Farming a Sustainable Future
I graduated from the University of Alaska Southeast in 2006 with a degree in English with an emphasis in Literature and the Environment and a certificate from the UAS UAS Outdoor Studies Program. Shortly after graduating, I left Juneau and Alaska to go to work on my family’s 400 acre vegetable farm in the Skagit Valley of Washington State (about an hour and a half drive north of Seattle) where we grow a wide array of crops including beet, spinach, and cabbage seed, wheat, pickling cucumbers, and fresh market organic produce including everything from artichokes to zucchini. It is sold through farmers markets and a roadside stand.
I've been working there ever since. I currently manage the fresh market operation for the farm with my cousin, which includes sales at three Puget Sound area farmers markets, local restaurants, their LaConner roadside stand, and also a 150 share “CSA” or Community Supported Agriculture program, through which families or individuals sign up for a diverse seasonal box of vegetables from the farm each week.
A degree in Literature and the Environment didn’t exactly prepare me for a career in agriculture, but I did leave UAS convinced that farming was the best place for me to put my efforts. Once you start looking into human health, environmental health, land use policy, international finance, anything you tug on, it all comes back to the way we grow our food.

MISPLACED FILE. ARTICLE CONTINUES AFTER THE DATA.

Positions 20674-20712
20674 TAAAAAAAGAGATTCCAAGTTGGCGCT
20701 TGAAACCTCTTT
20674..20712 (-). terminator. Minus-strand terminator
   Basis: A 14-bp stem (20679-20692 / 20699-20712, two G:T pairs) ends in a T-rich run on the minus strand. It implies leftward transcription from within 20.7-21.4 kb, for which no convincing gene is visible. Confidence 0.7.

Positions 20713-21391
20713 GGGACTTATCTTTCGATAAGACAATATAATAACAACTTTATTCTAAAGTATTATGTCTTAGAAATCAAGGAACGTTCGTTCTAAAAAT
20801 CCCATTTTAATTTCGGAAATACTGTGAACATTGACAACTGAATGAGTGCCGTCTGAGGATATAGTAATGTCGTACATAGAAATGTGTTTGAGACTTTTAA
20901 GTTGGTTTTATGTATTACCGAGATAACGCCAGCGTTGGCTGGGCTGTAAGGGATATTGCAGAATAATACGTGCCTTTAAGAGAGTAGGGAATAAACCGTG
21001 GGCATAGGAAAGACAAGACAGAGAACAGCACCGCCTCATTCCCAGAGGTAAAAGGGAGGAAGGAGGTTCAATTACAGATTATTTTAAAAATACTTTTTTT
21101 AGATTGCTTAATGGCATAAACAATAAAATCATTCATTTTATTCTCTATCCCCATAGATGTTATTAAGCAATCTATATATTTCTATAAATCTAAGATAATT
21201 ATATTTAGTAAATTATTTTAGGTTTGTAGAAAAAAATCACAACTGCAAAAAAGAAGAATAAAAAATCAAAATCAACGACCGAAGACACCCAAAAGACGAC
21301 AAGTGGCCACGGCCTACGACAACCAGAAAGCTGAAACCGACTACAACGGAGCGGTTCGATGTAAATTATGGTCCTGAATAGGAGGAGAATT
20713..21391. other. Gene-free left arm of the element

Day to day, my degree comes into play in writing a weekly newsletter for our regular customers –it’s handy to be able to string a narrative together on cue-- , and I’ve also found myself grateful for it on a number of occasions in drafting business and mission plans for different aspects of the farm. The beauty of an English degree is not that it makes you an expert in any one thing, but rather that it gives you a sense of perspective, a sense of history, and a framework for understanding the world through a variety of disciplines. There’s no way you’ll learn everything you need to for any job in school, so the most important thing you can come away with is an ability to learn on the fly.
In the last two years I’ve found that farming requires me to stay adaptable and able to self-educate in any number of fields. A degree in Literature and the Environment gave me a unique perspective on the connections between environmental and agricultural stewardship; and over the course of any given day I may have to be, on occasion, an accountant, an economist, a mechanic, a merchandiser, a translator, culinary consultant, or a plant pathologist. Hopefully that last one doesn’t come up too often.
My essay “A Rhetoric of Trails: Trail Design and Our Relationship to Landscape” was recently published in Volume 15.2 of the Interdisciplinary Studies in Literature and the Environment (ISLE) journal, a publication of the Association for the Study of Literature and the Environment (ASLE). A copy of the journal is available at the Egan Library.